How to Reach – Freedom Mentality


Once, there was a beggar who would drag himself from apartment building to apartment building, climbing the stairs and knocking on all the doors for a few pennies. Oh, how he wished there were elevators in those buildings so that life might be a little easier for him. One day, a friend saw him and asked, “What would you do if you won the million-dollar lottery?” to which he answered in the blink of an eye, “I would install elevators in all those buildings so life could be a little easier for me when I go begging.”

You see, this beggar had a poor man’s mentality, such that even if he won the money and became a millionaire, he could only think in terms of his begging.

Passover is described as the season of our freedom. “In every generation and day, a person must see himself liberated from Egypt.” In Hebrew, the word for “Egypt” (Mizraim) can be interpreted as “constraints and limitations” (Maitzarim). This season, specifically by eating the special hand-baked shmurah matzah and drawing inspiration from the story of the exodus, we are granted the opportunity to liberate ourselves from the many internal constraints imposed by the inner Pharaoh.

Inside each one of us, there is a positive Godly force and an evil taskmaster interested in controlling and directing us in self-destructive ways. He often succeeds in subduing the good so that it is suppressed and not allowed to flourish.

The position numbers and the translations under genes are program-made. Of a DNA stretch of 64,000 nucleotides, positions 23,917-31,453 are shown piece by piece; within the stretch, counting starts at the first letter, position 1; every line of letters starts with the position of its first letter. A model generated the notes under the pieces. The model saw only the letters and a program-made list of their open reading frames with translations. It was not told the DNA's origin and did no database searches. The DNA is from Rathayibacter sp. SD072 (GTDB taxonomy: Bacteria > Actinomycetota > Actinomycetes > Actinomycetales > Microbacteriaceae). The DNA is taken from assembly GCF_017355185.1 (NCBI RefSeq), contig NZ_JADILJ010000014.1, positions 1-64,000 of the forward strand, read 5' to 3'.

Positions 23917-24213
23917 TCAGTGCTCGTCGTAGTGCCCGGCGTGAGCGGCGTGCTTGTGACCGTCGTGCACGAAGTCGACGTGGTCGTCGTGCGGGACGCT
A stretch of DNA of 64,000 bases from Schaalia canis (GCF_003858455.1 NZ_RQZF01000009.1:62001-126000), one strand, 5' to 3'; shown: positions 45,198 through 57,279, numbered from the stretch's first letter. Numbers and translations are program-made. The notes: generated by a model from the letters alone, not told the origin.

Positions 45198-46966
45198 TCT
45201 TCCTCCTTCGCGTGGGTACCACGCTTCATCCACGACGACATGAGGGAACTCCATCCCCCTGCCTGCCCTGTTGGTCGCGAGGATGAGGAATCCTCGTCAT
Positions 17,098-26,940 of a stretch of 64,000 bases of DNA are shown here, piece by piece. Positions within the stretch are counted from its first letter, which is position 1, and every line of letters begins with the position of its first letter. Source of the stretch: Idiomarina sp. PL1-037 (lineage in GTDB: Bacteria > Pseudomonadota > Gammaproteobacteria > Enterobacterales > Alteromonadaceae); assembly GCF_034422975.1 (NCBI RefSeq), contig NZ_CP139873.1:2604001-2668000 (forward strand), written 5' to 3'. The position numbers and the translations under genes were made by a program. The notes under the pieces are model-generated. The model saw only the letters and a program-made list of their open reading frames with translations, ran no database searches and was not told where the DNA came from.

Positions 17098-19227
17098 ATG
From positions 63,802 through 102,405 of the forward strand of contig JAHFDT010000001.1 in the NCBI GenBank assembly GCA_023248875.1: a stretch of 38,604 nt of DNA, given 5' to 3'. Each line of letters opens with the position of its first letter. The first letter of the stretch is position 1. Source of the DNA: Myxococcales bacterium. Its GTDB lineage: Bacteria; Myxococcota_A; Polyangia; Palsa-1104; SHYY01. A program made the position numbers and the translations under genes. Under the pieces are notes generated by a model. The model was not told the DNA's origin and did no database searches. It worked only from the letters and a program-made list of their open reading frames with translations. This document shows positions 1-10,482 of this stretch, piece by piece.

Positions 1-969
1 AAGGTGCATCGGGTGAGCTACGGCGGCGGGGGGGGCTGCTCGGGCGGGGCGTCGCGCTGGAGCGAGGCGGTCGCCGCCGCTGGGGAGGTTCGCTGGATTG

The Haggadah, the Passover story, tells us three important elements must be considered in the progression of liberation: Pesach, matzah, and marror.

Pesach means “to pass-over” or lift oneself above one’s circumstances. We do not always have to confront our challenges head-on; many times, raising ourselves above the situation helps us take a more holistic view of our problems.

Matzah represents humility, as the matzah is flat and not inflated like bread (ego). As big as a person’s ego may be, in the end, it is his own bubble, separate from anyone else. Humility allows a person to connect with others, and it is only with the help of others that a person can truly expand and move forward in life.

Marror is the bitter herbs. Recognizing that difficulties are part of life is a vital step in attaining freedom. The only way a person can bring the best out in himself is through hardships and challenges. Difficulties are God’s way of telling a person, “I put you exactly where you are, because I know, only through this experience and journey will you reach a better destination in life.”

When practiced correctly, with care taken not to come into contact with any leavened food, and eating the Shmurah Matza on the first two nights of Passover, Passover grants us the strength and power of freedom for the rest of the year.

A great mystic, Rabbi Yitzchak Luria, the Arizal, teaches us that anyone who is careful not to have even the minutest contact with any leavened products during Passover is guaranteed not to sin inadvertently for the entire coming year!

Chapter 49

About the Author
Rabbi Shlomo Ezagui is an author and lecturer. "A Spiritual Soul Book" & "Maimonides Advice for the 21st Century" Rabbi Ezagui opened in 1987 the first Chabad Center in Palm Beach County, Florida, and the first Orthodox Synagogue on the Island of Palm Beach, Florida.
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